In Florida, on the other hand, a crash hits your record only if you were issued a citation. Most accidents will stay on your Florida record for three to five years, but any with alcohol involved stay on for 75 years—basically the rest of your life. Massachusetts limits consideration of an at-fault accident to no more than five years.
The insurance company may also choose how long it will factor an accident into your premiums, so long as it does not exceed the state maximum. They address these issues by asking if you have had an accident within so many years and, separately, whether you have had a DUI, usually for a more extended period.
The accident will probably not affect your rates if you were not at fault (in an at-fault state). But, that again depends upon the state and the company. USAA, insurer to the military and their families, says if they agree you are not at fault, your premium will not be affected.
Generally, any premium increase will only last for three to five years, as always, depending on the state and the company.
What About No-Fault States?
In the 12 no-fault states, not only are the average premiums significantly higher to start with, but any accident, even one at which you were not at fault, will increase those already high premiums. Since you’ll file a claim, in most cases, against your own policy, fault does not matter. The insurer will have to pay out and will, therefore, likely raise your premiums.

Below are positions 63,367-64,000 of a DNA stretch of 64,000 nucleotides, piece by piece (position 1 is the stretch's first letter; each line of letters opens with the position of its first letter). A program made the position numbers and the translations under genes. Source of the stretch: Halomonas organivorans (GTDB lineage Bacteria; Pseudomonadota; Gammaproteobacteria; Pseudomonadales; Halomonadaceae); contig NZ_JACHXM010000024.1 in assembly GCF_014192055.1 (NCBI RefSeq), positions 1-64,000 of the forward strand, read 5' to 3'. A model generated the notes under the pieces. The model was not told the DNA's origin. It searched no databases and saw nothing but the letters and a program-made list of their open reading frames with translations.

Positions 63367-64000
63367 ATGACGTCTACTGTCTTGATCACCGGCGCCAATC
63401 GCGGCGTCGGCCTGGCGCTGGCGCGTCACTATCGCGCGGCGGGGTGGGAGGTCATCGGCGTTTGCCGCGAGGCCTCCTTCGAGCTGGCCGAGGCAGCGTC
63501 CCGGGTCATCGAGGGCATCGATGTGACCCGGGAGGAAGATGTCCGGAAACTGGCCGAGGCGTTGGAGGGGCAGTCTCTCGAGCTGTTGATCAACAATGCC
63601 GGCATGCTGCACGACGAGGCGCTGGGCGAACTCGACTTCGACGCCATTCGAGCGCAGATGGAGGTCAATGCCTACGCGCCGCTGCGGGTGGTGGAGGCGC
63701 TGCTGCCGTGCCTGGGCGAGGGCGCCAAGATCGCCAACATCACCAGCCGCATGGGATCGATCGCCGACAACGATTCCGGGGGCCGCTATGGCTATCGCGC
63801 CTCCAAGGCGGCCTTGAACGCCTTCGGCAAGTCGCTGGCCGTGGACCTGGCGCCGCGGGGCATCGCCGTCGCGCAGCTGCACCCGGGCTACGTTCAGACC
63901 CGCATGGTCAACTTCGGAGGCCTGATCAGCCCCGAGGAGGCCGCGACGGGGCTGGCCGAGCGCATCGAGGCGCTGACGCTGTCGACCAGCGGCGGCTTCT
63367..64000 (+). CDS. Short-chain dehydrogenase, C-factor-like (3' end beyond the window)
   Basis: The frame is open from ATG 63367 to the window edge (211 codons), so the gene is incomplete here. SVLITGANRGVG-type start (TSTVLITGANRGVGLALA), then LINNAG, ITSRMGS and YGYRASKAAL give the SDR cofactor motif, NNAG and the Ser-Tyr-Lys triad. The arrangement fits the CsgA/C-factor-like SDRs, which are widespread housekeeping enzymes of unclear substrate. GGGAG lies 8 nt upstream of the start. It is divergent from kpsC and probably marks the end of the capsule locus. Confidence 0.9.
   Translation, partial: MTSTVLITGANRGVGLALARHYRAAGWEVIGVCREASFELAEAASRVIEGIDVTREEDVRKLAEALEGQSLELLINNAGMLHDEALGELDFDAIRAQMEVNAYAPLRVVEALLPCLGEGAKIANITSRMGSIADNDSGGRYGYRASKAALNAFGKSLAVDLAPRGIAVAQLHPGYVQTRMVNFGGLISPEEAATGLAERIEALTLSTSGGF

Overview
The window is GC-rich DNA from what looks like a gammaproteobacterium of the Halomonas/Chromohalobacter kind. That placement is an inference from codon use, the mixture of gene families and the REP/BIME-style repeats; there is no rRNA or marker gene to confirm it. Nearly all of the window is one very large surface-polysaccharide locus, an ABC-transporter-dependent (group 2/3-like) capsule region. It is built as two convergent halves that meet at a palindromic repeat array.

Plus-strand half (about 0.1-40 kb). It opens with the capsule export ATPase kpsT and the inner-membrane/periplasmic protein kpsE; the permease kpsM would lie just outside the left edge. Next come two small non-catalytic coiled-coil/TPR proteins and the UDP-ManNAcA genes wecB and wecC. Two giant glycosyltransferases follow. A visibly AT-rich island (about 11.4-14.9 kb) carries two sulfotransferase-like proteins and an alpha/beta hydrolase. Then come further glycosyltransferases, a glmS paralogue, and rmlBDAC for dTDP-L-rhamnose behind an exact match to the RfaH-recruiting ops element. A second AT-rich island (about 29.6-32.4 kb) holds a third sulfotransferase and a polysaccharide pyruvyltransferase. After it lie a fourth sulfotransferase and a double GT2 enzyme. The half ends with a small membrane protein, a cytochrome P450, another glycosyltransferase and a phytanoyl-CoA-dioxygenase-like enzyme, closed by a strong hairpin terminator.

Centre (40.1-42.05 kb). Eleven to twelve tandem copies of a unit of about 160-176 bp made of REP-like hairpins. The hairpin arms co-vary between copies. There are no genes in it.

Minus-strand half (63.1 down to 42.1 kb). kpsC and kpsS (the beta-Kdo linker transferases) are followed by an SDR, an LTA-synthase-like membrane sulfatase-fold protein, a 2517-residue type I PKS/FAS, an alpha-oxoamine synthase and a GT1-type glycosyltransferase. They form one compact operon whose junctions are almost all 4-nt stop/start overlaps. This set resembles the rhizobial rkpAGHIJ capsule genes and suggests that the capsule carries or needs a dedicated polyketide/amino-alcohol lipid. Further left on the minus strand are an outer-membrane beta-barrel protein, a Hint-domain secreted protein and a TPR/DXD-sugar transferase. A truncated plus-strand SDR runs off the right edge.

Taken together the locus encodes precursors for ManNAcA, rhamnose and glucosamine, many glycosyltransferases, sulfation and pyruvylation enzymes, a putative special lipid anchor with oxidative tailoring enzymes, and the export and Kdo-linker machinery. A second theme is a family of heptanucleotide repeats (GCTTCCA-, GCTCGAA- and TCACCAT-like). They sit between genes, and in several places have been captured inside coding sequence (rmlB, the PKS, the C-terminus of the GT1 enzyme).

Here, too, however, the states vary. Massachusetts, for example, prohibits any increase in no-fault premiums unless you were more than 50 percent at fault. In its no-fault system, New York allows insurance companies to raise the premium only if the insured was at fault and there were injuries or damages greater than $2,000.
Which Claims Hit the Hardest?
Any accident that involves alcohol will hit your premiums severely. Often, your insurer will drop you, which makes getting insurance at any premium rate extremely difficult. Since the DUI is arguably intentional and not negligent conduct, the company may attempt to decline to cover your losses at all. If the insurer does keep you on, or you are dropped and get another policy, you will probably face drastically higher premiums.
Other claims that can significantly affect your premium are at-fault accidents where the accident causes you injury, at-fault accidents where the car is totaled, and uninsured driver claims.
Accident Forgiveness Programs
Many insurers offer drivers with a clean history an accident forgiveness program that allows for at least one accident without a rate increase. There is usually an extra premium charge for these programs, and drivers must qualify for them. When getting a new policy, see if they offer a program and, if so, how to qualify for it.
What to Do
In the end, unless you live in New Hampshire or Virginia, you need car insurance if you want to drive. So, if an accident premium increase hits too hard, you may need to shop for other insurance policies. If someone else caused the crash that resulted in higher premiums, work with a car accident attorney to recover the compensation you deserve to help pay for it.